The Importance of Shopping Locally
We’ve all been faced with the decisions concerning where specifically we’re going to purchase products and services. Hopefully, we’ve taken into consideration our local communities and have based those decisions on the fact that we’d like to keep our dollars in our local economy. But why is local spending such an important matter? After all, it’s just as easy to spend that money somewhere else, right? Maybe in places where even more products and services are offered? A study by the University of Nebraska—Lincoln shows us why we need to keep it local.
Shopping locally keeps dollars in the community. There is a strong multiplier effect within the community for every dollar that someone spends locally, whether it’s for retail goods or services. For example, a dollar spent in a retail store could by used by the store owner to pay rent to a landlord, who then might use that dollar to buy gas. The gas station owner may use the dollar to buy something at the local hardware store, and the hardware store owner may use the dollar to buy something at the pharmacy, and so forth. It’s when the dollar is taken outside the county that the multiplier effect dissolves. This doesn’t mean that we need to buy everything locally. After all, as shopping is a social event at times, “shopping trips” can be vitally important to a community’s retail health in bringing in shoppers from outside the community.
Local businesses are usually owned by fellow community members, and the trust of local merchants is a factor. Local owners also contribute to the community in tangible and intangible ways. For instance, they impact the tax base, provide resources for improving the community, and they give back to the community through the support of local activities.
Local retailers know their loyal customers. Personal service and relationships are very important factors to consumers, and, after all, quality customer service is what we like best about shopping locally, right? We like that hometown feeling and friendly atmosphere, and we’ll always know who we’re doing business with.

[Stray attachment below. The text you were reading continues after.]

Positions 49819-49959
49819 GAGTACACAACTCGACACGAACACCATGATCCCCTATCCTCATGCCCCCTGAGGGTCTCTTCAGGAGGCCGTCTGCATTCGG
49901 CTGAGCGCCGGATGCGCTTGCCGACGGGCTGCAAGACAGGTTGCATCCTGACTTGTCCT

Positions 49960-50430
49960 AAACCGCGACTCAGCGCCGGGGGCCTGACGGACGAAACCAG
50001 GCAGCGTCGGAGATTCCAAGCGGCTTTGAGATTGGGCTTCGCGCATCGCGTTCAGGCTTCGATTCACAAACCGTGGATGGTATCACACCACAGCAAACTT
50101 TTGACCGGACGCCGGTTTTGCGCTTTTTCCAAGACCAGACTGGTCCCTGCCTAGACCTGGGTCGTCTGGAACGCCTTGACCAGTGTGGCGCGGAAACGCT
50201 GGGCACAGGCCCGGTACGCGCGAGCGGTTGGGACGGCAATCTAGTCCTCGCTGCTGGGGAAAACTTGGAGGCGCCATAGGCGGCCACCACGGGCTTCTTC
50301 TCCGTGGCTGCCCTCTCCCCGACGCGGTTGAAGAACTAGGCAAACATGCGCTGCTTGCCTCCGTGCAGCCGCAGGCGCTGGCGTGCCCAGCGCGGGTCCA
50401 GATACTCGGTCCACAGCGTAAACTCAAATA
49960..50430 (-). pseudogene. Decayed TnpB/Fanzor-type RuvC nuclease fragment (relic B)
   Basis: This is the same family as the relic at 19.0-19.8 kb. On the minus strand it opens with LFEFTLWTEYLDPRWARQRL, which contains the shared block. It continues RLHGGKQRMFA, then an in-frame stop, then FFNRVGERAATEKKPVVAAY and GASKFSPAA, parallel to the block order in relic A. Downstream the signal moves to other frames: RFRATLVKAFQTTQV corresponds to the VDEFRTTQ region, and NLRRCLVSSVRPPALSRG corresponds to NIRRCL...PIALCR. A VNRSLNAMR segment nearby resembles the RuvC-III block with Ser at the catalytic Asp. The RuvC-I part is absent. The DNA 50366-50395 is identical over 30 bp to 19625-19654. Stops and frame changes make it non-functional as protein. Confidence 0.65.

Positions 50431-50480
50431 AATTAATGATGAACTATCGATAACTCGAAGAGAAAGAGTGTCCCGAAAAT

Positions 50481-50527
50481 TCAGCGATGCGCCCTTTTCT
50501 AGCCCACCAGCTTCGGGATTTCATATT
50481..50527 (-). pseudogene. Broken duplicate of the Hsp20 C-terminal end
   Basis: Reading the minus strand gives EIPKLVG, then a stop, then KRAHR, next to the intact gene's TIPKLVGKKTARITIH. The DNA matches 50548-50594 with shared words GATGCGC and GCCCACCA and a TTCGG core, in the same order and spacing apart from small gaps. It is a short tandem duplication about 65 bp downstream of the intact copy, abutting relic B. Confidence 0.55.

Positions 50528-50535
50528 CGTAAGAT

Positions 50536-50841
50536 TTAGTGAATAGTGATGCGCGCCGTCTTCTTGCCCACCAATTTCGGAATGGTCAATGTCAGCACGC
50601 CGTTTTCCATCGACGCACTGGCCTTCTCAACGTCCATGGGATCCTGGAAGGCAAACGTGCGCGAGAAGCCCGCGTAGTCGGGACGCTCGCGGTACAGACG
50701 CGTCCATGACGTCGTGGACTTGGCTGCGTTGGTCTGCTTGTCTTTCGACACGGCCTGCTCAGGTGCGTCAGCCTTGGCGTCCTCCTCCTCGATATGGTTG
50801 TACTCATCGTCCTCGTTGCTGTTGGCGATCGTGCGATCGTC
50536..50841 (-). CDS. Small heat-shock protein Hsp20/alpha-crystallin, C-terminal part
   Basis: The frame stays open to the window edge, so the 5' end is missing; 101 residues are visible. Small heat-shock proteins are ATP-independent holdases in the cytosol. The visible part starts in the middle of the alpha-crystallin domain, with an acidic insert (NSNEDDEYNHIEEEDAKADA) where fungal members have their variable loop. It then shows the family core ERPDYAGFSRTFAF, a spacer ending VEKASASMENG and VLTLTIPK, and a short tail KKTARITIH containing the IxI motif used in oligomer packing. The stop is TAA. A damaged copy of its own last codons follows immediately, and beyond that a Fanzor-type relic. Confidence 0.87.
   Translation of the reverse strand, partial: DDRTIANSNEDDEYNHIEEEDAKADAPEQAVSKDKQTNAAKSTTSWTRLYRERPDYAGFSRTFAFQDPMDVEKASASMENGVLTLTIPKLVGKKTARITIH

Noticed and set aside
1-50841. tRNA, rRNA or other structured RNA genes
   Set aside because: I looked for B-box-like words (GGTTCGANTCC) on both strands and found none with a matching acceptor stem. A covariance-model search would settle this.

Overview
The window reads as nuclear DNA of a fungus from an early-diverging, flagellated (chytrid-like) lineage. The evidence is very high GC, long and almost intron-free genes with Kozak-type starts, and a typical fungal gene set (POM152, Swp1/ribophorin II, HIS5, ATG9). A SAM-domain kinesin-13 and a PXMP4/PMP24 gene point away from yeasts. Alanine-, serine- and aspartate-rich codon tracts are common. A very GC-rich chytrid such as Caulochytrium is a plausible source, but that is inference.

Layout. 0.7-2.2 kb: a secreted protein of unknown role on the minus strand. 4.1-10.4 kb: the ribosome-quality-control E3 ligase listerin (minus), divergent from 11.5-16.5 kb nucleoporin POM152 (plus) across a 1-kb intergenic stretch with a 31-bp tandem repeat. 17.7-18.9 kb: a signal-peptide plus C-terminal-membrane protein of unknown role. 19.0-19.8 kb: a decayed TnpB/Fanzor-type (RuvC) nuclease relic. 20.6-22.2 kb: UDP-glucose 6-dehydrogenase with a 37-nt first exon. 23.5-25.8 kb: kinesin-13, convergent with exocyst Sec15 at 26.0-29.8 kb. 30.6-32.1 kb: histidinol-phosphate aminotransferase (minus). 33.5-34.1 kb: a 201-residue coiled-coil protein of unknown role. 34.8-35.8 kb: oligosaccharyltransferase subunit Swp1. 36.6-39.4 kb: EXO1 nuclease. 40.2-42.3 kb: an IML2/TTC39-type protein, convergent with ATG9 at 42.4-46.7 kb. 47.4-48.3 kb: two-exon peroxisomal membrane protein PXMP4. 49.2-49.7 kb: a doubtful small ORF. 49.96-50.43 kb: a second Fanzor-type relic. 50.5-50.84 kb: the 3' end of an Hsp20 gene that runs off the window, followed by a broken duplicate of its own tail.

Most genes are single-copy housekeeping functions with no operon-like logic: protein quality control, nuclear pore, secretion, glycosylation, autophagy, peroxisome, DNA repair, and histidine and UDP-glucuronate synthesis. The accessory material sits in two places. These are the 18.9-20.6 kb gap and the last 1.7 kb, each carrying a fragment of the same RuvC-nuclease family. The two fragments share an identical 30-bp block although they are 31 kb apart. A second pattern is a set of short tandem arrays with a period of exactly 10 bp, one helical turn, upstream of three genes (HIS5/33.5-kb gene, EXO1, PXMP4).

Local retailers are uniquely able to provide service to their local customers. When it comes to product knowledge, guarantees, assembly, care and maintenance, it’s the local businesses that deliver. Knowing what the customer needs, and being able to explain how to use those products to the customer are unique services provided by local businesses.
A healthy retail sector is attractive to new industry. Without it, we don’t stand much of a chance of attracting new industry. Empty store fronts are a sign of a weak retail sector, and a “turn off” for economic growth.
A healthy retail sector saves consumers’ economic resources by providing local access to goods and services. When consumers don’t spend money on fuel to drive to distant shopping destinations, more money is available to spend locally.
Finally, Towns with healthy retail sectors tend to attract other service sectors. Other services can add to the economic vitality of a community as well.
So, the next time you think about hitting the road to do some shopping somewhere else, think about the benefits Madison and Morgan County will reap if you keep your dollars local, and know that it’ll help our communities to maintain their distinctive appeal.
Information gathered from the Nebraska Cooperative Extension HE Form 457 Participant Manual through the University of Nebraska—Lincoln.
Andy Williams – CVB Project Coordinator